14 Dec 2017

Wellington road plan would not withstand earthquake

9:16 pm on 14 December 2017

Earthquake hazards have forced the Transport Agency to go back to the drawing board over a long standing roading project in Wellington.

The route of the new road could go through Takapu Valley.

The planned route through Takapu Valley. Photo: RNZ

The road would have linked Petone with Grenada and provided an alternative to traffic-clogged Ngauranga Gorge.

This route has been talked about for decades and is currently in the design and investigation stage.

Any decision to proceed is still a long way off, until at least resource consent or funding has been approved.

But the agency is worried about the earthquake resilience of the scheme and is also concerned about dangers to steep cuttings from storms.

A special evaluation found the current alignment of the road might not stand up to landslides following a major earthquake, deemed to be magnitude 7.5.

As a result, the project would not reflect the high priority on resilience by local and central government.

In addition, the costs have more than tripled since widely quoted figures of $250 million to $270 million were published two years ago.

NZTA staff said none of the figures can be taken for granted since the scheme is still in its design phase.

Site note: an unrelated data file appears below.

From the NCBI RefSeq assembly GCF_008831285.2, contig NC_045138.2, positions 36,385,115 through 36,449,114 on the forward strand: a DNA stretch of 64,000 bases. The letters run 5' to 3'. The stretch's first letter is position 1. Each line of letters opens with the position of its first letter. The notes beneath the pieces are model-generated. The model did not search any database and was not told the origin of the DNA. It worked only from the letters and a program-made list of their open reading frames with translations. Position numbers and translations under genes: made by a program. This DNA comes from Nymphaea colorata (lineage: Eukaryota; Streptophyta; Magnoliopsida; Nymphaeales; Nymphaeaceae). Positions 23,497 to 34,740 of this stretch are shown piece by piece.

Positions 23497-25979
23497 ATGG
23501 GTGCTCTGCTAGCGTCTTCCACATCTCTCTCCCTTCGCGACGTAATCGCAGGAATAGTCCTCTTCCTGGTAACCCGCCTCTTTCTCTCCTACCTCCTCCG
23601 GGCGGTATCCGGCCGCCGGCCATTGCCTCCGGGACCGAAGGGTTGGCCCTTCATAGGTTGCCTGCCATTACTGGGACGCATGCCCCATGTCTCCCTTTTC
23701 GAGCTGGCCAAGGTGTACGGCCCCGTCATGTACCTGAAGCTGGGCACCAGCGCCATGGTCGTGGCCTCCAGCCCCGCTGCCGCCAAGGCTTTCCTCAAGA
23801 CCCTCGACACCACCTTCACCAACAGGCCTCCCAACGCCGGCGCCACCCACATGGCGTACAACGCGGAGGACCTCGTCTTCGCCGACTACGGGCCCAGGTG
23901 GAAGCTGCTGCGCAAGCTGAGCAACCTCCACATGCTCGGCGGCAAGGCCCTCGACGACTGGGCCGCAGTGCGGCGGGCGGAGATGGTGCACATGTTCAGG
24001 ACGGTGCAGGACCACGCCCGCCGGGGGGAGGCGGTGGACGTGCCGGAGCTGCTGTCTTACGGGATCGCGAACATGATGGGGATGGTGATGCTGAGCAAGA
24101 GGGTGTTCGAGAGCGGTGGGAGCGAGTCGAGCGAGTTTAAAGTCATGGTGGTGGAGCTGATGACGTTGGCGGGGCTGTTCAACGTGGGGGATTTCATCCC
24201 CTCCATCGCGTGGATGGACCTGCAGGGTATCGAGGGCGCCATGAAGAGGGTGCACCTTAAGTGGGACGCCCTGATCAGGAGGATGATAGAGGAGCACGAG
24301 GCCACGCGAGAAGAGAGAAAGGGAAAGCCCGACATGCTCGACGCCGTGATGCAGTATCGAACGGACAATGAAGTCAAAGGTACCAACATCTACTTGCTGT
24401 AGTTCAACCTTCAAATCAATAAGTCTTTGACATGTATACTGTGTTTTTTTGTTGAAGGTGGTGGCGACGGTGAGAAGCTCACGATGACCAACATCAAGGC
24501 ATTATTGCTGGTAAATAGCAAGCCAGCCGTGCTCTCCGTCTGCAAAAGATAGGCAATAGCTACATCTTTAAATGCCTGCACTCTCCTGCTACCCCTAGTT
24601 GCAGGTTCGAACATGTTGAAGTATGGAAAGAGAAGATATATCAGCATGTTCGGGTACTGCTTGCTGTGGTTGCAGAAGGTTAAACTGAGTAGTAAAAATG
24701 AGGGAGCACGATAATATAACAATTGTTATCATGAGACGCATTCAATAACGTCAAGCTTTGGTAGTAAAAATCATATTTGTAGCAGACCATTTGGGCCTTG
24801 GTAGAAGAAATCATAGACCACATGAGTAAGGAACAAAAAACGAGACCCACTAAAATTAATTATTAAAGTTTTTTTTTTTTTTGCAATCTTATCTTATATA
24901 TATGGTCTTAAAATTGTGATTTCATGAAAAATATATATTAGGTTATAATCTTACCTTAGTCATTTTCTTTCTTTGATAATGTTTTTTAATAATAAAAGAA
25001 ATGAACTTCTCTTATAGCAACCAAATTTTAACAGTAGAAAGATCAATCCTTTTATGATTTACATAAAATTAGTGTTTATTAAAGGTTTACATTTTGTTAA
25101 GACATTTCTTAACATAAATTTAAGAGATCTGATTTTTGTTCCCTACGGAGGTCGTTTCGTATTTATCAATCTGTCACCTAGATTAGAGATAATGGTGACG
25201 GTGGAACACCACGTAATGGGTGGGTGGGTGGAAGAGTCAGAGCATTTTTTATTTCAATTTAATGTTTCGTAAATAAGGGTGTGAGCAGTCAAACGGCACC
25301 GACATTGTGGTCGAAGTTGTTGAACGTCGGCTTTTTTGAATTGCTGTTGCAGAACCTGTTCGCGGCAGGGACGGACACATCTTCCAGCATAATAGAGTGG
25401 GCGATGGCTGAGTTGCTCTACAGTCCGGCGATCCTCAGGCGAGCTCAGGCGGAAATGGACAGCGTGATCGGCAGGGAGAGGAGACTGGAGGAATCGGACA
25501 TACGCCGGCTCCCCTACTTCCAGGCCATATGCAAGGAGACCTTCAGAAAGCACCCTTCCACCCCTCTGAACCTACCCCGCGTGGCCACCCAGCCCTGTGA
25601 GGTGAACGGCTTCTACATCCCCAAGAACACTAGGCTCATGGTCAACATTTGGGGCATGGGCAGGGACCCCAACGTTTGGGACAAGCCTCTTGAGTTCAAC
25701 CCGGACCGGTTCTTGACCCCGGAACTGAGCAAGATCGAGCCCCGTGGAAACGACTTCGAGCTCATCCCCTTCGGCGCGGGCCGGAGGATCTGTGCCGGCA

But the latest evaluation puts the costs at $955m.

Accounting for estimates of contingency costs from a major disaster, the scheme would cost $1.443 billion.

Put another way, the cost would be $125m per kilometre, just for the earthworks, compared with $38m for Puhoi to Warkworth.

In the meantime, the agency plans further discussions on this road.

"We will now work with the local councils to review the project objectives," the agency's Director of Regional Relationships Emma Speight said.

"Together, we will reconsider the need for an expressway standard, examine some of the discarded options and explore how the project could enhance and promote public transport and cycling.

"The communities affected by the project also need to be part of this conversation. Once we've agreed with councils on the project objectives, we'll talk with the community about the project's next steps and the opportunities they will have to provide input."